Dreamy dwellings of the dollhouse

Universally fancied and loved and not just by the doll ‘yielders’ themselves but also by folks more conforming to the real notions of the world as in forced to deal with the practical considerations of it in their capacity as adults, small, pretty homes even scaled down in their already unrealistic standards to forms more miniature that one and all identifies by the dollhouse reference make for a pretty fascinating expanse to dare venture into, if not lived in despite all the whims harboured for them.

It needs no elaboration on what dollhouses would obviously be. Small sized builds apt indeed for dolls to make a house out of, prodded on of course by their little human owners, complete with all the setup of what at least appears as close to being a real home are these miniature settings upon which the world of play and fun comes to expand itself. But while the very basic essence of these dollhouses naturally give off the impression of attending to the pursuits in what is but child’s play, dollhouses though had been most prominent in their origin as being entities more catering to certain specific desires of grown up humans instead.

Speaking of their beginnings though, it would be appropriate to delineate indeed the exact origin of what could pass off as toy houses from the popular origin of the more modern day dollhouses. Miniature homes featuring furnishings and inhabitants of any kind of the animal species goes back in history by more than some few hundred years, encompassing instead a time period extending in its sphere of the years by easily some thousands. Dating to at least some 5000 years ago has been such physical specimens of scaled down living, discovered in the Egyptian tombs of the Old Kingdom as wooden models of houses carrying signs of definite ‘life’ albeit in an essence thoroughly religious.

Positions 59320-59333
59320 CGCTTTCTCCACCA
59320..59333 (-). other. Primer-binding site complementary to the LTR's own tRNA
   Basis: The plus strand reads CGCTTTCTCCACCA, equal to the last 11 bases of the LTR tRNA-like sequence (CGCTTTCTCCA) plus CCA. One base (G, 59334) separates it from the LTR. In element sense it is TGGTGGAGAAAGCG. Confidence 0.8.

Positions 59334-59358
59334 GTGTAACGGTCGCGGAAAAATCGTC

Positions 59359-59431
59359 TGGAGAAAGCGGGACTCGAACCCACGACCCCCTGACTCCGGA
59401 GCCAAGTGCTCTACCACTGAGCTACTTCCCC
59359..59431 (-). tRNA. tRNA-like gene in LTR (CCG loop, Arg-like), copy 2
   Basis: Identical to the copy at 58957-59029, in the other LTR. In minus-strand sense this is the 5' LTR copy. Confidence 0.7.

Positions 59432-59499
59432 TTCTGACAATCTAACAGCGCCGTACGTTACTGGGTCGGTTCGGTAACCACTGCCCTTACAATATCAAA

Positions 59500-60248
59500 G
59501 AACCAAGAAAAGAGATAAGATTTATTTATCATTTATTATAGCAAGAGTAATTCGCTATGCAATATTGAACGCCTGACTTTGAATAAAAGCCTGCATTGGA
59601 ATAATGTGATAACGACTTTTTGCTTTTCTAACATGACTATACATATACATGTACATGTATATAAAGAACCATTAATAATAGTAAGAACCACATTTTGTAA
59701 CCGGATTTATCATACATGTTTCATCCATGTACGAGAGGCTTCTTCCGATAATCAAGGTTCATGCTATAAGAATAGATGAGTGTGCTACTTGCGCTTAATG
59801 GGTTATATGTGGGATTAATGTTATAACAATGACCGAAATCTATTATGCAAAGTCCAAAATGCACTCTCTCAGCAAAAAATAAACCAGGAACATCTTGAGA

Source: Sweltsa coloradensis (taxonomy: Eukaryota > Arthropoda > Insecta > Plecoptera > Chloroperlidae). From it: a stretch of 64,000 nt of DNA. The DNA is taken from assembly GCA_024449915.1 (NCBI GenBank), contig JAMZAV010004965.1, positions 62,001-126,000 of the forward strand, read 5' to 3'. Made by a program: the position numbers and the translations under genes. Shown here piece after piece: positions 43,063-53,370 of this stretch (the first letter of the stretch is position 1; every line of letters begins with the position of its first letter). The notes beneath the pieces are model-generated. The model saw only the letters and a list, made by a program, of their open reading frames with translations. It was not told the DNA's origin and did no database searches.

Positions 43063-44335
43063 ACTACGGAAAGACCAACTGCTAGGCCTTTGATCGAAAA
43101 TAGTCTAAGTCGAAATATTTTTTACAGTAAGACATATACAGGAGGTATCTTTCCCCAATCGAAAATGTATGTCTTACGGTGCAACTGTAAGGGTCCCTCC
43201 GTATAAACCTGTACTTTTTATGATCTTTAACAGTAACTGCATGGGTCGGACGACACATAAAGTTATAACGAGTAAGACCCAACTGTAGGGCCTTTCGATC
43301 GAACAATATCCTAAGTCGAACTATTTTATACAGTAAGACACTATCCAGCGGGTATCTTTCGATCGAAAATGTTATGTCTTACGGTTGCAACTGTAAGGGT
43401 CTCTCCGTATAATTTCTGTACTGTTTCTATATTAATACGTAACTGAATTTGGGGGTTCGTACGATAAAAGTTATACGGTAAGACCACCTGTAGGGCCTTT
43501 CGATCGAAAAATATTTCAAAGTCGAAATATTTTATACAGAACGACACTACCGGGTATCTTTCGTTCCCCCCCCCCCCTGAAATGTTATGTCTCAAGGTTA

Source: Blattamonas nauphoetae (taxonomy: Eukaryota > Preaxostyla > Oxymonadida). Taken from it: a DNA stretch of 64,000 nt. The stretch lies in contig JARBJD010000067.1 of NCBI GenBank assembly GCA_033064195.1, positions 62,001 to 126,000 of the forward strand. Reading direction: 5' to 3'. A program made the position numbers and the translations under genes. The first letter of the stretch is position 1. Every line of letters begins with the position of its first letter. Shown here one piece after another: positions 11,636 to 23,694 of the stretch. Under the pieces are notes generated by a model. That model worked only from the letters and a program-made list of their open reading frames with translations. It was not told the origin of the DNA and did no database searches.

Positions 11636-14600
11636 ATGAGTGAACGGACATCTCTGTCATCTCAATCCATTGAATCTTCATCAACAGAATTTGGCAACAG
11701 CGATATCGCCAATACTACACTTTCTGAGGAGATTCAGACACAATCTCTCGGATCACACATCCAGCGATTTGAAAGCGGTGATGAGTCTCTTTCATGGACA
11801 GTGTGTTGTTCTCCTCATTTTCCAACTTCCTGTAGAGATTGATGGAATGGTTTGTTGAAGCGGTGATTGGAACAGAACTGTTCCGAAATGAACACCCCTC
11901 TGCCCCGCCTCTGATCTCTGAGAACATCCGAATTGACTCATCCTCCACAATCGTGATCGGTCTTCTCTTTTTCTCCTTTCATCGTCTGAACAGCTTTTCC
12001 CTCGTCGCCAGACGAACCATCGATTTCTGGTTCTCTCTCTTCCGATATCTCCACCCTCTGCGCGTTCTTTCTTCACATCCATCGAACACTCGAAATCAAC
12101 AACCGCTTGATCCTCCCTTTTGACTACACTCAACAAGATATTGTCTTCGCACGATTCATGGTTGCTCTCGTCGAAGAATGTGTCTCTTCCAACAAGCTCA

The dollhouses as we know them today as elements of flair at most if not all play are fairly recent, tracing their roots to an Europe of the 16th century. Known then as babyhouses but not exclusively concerned with babies themselves as yet, or in fact not at all for quite some time in the future had been these early modern displays in what has shaped up our present conjuring up of the dollhouse visage. The name itself though did not exemplify as much the nature of these houses as they did the structure of it- for indeed these had been tiny versions of actual houses all furnished and designed with everyday items and accessories, even sculpting out architectural details in so much finesse of them that simply did not warrant these ‘havens’ to be in any way fit for the reckless play of the child kind.